Global Water Quality and Health Research

At the intersection of sanitation and clean water

The interior and exterior of a clean, healthy latrine in western Kenya.

People may choose fields, bushes or other open space for defecation if they do not have a toilet readily accessible. Open defecation causes diarrheal disease in children, which leads to malnutrition and increased mortality. As communities shift to ‘open defecation free (ODF)’ and construction of toilets, related diarrheal disease should decrease.

Courtney Babb, MS in Epidemiology ’15, partnered with the Ministry of Health in Nyando District, Kenya, to evaluate latrine intervention conditions in relation to diarrheal disease. Babb and community health workers visited individual households across 33 villages to take water samples for testing and assess latrine conditions. Unexpectedly, children in households without ODF zones had the same rate of diarrhea as children in ODF areas. Babb demonstrated that this was due to greater availability of safer water in the non-ODF areas compared to the ODF areas.

Shockingly, the prevalence of unsafe water by sub-location ranged from 43 percent to 87.5 percent by World Health Organization (WHO) classification of coliform bacteria and other water quality indicators. According to WHO, by 2025, half of the world’s population will be living in water-stressed areas.

Solar-powered household water treatment to improve health

Taking on this urgent need for clean water solutions, Sam Dorevitch, MD, research associate professor of environmental and occupational health sciences, initiated testing of new solar-powered technologies for greater clean water access. In partnership with the Safe Water and AIDS Project (SWAP), a non-governmental organization based in Kisumu, Kenya, Dorevitch identified very high levels of E. coli bacteria in water used by families for drinking.

With locally-led implementation by SWAP, Dorevitch’s team deployed new solar-powered methods for disinfecting drinking water. This was first done at the household level, with each home receiving a solar panel and water treatment device, developed at the University of Illinois, that produces ozone gas, a powerful oxidant that kills bacteria, viruses and parasites. With success at the household level, the project scaled up to supplying safe water at the community level, providing for 100 families per day. That scale-up was funded by the Bill and Melinda Gates Foundation.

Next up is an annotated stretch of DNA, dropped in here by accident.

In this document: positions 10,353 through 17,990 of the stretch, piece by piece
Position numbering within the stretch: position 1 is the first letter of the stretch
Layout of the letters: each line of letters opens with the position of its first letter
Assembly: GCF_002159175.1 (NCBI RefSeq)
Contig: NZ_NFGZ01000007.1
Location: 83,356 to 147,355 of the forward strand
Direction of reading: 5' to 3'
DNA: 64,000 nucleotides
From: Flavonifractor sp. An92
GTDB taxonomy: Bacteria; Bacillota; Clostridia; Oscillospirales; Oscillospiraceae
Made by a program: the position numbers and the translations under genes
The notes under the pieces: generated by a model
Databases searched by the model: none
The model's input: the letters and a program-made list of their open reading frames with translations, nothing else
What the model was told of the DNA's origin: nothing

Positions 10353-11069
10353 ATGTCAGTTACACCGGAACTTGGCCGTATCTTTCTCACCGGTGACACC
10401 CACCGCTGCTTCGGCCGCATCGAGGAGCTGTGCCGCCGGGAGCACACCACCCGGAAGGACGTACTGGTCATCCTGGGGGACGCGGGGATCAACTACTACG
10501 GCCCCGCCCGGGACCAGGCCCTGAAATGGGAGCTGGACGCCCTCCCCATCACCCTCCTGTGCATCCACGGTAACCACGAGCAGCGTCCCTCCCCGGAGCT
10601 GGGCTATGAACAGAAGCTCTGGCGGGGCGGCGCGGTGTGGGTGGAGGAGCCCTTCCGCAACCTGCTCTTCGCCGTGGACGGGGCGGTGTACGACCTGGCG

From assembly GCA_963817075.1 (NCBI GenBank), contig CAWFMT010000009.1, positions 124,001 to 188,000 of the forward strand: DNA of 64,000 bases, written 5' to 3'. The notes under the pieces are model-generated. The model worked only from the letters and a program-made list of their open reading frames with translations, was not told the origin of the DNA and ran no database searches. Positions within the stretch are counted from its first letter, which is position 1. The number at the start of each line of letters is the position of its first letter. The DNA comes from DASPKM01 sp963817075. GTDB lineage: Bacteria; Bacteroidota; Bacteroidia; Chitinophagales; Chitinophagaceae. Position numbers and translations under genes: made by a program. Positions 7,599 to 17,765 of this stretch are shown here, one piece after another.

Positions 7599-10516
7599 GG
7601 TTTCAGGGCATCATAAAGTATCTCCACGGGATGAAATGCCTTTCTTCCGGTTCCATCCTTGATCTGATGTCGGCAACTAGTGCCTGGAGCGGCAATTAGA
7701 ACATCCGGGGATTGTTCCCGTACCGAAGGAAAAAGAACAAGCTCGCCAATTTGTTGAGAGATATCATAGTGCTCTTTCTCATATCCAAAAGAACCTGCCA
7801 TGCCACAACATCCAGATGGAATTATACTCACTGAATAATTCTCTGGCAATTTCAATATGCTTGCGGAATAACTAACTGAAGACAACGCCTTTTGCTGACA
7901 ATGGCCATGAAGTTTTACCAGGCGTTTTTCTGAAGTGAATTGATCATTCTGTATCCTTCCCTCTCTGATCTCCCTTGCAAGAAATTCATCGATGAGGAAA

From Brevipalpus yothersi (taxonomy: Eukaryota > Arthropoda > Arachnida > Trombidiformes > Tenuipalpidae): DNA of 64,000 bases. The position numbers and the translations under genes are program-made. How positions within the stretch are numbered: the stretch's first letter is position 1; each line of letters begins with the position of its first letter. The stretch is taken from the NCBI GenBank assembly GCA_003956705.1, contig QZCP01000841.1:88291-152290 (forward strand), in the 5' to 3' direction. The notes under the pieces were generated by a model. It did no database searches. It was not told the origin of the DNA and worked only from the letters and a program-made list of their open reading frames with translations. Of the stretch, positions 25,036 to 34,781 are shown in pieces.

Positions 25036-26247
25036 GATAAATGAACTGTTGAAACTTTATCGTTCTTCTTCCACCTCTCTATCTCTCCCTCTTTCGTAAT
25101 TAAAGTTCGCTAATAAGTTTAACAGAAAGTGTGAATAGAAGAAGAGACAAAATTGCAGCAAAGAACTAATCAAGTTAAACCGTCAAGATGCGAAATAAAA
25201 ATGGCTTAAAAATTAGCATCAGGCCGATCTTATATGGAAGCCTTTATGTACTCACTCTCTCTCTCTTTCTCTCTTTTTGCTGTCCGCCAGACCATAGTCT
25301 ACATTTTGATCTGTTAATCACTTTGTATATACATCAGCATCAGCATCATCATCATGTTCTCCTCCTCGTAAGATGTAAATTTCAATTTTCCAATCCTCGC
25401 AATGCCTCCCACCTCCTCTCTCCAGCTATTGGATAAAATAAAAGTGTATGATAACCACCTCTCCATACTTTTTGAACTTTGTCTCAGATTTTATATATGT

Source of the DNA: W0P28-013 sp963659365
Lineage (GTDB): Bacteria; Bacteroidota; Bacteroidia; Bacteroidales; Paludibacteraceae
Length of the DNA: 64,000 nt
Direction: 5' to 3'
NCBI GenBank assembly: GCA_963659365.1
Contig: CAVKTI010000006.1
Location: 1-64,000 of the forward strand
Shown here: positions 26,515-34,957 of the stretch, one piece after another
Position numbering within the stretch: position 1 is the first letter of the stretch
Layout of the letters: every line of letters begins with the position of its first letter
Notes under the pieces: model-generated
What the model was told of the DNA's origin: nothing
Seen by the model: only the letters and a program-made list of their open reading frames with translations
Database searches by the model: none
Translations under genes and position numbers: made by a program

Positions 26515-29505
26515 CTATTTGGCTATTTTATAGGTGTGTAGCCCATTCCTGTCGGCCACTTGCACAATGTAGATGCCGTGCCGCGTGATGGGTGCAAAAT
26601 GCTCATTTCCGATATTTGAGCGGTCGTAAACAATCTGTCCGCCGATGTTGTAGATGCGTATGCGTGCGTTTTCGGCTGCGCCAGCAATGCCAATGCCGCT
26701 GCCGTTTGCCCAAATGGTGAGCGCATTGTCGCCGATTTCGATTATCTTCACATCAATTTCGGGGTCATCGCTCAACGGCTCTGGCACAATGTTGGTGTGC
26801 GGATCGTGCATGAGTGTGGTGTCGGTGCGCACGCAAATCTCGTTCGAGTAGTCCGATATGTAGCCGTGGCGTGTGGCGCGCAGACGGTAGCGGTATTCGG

The research demonstrated that this ozone-based approach reduced bacteria levels by more than 99.9 percent. SPH students played a key role on Dorevitch’s team, completing applied field practice experiences with SWAP and co-authoring publications with Kenyan colleagues that described this innovative research. Ongoing research addresses the economics and financing of the systems and a study of the microbiome (microbial community normally present) in the intestinal tract of children before and after drinking water treatment began.

Learn more about the project

Meet the researcher

Mitigating the impact of exposure to arsenic in water on neonatal and children's health

A sign is posted on a stone column warning people of high arsenic levels in nearby water.

Arsenic is one of the most common naturally occurring contaminants found in the environment. An estimated 200 million people worldwide are exposed to arsenic concentrations in drinking water that exceed the recommended limit in WHO guidelines. The situation is perhaps the most devastating in Bangladesh, with more than 57 million people exposed to arsenic concentrations exceeding safe limits in their drinking water.

Chronic exposure in adults leads to many adverse health outcomes, including cardiometabolic, respiratory, liver, kidney and neurodevelopmental diseases, as well as cancers. There is growing evidence that arsenic exposure in utero and early childhood may profoundly influence disease later in life.

Maria Argos, PhD, associate professor of epidemiology, earned an NIH award for a five-year study of prenatal and early life arsenic exposure in a cohort of 500 mother-child dyads in Bangladesh. Early results show that prenatal arsenic exposure is associated with adverse pregnancy outcomes. Women who had experienced stillbirth were 2.5 times more likely to be exposed to elevated arsenic concentrations than those with live birth. The ongoing study, with collaboration of Bangladeshi researchers, will inform future arsenic prevention and remediation interventions targeted to pregnant women, women of child-bearing age and children.

We are following these children into the future to look at patterns with blood pressure, diabetes-related markers, growth and other measures.

Maria Argos, PhD  |  Associate Professor of Epidemiology